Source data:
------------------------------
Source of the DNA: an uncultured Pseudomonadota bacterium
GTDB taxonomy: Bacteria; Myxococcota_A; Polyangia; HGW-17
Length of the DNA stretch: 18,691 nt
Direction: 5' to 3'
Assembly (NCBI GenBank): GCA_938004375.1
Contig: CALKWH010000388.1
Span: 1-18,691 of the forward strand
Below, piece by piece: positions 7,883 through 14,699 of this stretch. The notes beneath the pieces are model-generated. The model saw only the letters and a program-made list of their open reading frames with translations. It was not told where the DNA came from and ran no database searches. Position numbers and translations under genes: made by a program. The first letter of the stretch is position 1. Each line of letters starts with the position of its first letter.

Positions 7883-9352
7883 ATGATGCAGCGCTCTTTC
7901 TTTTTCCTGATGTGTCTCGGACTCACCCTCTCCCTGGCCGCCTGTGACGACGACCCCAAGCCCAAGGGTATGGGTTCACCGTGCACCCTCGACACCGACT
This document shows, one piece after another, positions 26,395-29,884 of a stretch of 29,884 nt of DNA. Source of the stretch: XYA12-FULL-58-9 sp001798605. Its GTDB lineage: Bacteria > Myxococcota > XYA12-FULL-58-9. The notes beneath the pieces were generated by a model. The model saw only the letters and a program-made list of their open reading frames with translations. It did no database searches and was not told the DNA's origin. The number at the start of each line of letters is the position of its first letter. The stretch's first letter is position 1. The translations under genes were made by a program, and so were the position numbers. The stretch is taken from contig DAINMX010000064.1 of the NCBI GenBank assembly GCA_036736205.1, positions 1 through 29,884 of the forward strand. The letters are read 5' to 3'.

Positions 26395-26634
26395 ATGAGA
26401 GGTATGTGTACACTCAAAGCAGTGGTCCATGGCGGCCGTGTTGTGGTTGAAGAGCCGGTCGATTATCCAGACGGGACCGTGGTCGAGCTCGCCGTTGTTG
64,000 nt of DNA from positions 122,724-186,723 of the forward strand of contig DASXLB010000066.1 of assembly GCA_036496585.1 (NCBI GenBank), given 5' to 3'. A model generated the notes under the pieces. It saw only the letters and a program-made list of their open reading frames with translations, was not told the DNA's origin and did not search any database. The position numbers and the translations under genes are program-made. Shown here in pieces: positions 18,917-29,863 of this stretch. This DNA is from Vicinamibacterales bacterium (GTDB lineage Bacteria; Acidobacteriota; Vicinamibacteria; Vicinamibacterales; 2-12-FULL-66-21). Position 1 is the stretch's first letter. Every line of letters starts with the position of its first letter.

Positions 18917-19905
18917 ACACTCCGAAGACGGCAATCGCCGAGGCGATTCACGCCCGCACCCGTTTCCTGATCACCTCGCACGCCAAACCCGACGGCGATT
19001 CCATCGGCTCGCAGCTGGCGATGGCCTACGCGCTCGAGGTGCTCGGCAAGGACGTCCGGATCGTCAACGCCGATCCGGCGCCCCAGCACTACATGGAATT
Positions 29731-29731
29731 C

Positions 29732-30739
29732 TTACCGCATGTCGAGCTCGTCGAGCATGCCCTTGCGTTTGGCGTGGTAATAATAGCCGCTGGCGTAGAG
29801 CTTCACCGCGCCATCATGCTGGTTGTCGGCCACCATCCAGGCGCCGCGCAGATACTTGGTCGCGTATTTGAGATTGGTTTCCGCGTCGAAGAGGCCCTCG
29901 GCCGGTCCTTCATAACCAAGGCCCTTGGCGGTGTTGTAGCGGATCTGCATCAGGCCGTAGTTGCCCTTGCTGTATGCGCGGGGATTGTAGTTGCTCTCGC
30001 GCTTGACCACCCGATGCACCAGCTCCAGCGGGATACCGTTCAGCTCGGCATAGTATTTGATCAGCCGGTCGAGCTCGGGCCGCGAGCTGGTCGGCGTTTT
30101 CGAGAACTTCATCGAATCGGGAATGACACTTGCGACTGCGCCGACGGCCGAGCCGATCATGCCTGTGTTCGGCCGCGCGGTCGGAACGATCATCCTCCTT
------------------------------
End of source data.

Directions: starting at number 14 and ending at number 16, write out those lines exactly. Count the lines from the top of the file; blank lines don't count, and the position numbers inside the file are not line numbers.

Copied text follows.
26395 ATGAGA
26401 GGTATGTGTACACTCAAAGCAGTGGTCCATGGCGGCCGTGTTGTGGTTGAAGAGCCGGTCGATTATCCAGACGGGACCGTGGTCGAGCTCGCCGTTGTTG
64,000 nt of DNA from positions 122,724-186,723 of the forward strand of contig DASXLB010000066.1 of assembly GCA_036496585.1 (NCBI GenBank), given 5' to 3'. A model generated the notes under the pieces. It saw only the letters and a program-made list of their open reading frames with translations, was not told the DNA's origin and did not search any database. The position numbers and the translations under genes are program-made. Shown here in pieces: positions 18,917-29,863 of this stretch. This DNA is from Vicinamibacterales bacterium (GTDB lineage Bacteria; Acidobacteriota; Vicinamibacteria; Vicinamibacterales; 2-12-FULL-66-21). Position 1 is the stretch's first letter. Every line of letters starts with the position of its first letter.